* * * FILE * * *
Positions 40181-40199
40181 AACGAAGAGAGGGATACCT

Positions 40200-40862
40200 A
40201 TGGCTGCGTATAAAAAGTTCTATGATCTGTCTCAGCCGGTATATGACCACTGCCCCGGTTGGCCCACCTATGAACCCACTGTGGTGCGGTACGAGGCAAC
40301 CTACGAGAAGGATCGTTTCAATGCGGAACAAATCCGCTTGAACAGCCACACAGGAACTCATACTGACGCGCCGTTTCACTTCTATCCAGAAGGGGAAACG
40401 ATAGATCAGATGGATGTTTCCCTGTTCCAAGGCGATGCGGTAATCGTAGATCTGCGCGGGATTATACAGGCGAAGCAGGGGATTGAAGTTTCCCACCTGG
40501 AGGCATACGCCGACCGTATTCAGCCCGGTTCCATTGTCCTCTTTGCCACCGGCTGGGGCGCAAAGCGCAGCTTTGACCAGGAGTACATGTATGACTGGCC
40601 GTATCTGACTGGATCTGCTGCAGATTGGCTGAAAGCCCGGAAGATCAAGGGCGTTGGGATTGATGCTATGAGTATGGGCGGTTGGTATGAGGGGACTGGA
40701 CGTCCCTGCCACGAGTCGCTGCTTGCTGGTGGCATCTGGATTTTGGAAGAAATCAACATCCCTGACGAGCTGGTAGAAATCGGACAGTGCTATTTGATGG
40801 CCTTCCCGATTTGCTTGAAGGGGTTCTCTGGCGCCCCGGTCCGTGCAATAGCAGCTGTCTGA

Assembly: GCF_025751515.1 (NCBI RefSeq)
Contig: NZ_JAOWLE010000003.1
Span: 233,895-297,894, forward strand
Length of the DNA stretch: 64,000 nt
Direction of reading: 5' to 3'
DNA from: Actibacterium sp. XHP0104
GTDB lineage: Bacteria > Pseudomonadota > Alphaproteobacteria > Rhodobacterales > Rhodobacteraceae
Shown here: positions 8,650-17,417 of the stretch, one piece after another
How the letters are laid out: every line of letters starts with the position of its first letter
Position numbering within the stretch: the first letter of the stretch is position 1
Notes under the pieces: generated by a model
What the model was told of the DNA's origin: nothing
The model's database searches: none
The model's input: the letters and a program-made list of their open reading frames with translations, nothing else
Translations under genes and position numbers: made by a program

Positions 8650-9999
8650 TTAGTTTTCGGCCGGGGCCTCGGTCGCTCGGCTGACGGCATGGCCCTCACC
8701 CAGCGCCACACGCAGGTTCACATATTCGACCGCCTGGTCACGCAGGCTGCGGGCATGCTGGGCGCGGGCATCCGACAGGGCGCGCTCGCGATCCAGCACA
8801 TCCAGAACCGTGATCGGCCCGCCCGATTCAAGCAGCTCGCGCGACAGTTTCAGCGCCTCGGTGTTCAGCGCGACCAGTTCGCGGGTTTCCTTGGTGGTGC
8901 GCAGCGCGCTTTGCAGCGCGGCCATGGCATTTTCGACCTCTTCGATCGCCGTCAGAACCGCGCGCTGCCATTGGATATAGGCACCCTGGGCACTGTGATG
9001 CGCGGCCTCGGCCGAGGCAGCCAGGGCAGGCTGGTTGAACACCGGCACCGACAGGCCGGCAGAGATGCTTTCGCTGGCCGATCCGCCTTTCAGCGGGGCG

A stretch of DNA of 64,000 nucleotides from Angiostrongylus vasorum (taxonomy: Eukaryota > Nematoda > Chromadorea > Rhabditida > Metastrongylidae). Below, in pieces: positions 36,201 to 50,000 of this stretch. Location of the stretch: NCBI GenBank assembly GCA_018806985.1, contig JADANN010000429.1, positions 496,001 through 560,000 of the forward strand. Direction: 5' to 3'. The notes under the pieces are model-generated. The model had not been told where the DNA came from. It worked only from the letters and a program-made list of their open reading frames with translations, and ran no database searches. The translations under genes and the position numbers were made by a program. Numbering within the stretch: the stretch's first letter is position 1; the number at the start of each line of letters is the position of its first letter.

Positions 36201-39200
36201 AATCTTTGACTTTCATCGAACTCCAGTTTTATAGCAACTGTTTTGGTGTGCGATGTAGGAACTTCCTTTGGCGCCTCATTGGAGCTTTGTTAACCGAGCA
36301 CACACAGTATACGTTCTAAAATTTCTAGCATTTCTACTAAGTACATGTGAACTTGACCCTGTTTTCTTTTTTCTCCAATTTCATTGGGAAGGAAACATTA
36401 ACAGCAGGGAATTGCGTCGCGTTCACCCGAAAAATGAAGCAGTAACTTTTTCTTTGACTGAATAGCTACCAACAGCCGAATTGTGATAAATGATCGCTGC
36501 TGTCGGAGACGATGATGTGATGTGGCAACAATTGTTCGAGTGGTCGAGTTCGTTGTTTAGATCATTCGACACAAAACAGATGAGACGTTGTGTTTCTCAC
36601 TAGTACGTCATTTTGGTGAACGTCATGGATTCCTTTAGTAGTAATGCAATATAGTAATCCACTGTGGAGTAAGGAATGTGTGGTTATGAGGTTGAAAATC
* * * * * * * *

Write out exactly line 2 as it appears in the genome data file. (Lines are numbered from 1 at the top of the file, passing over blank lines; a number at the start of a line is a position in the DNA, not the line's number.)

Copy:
40181 AACGAAGAGAGGGATACCT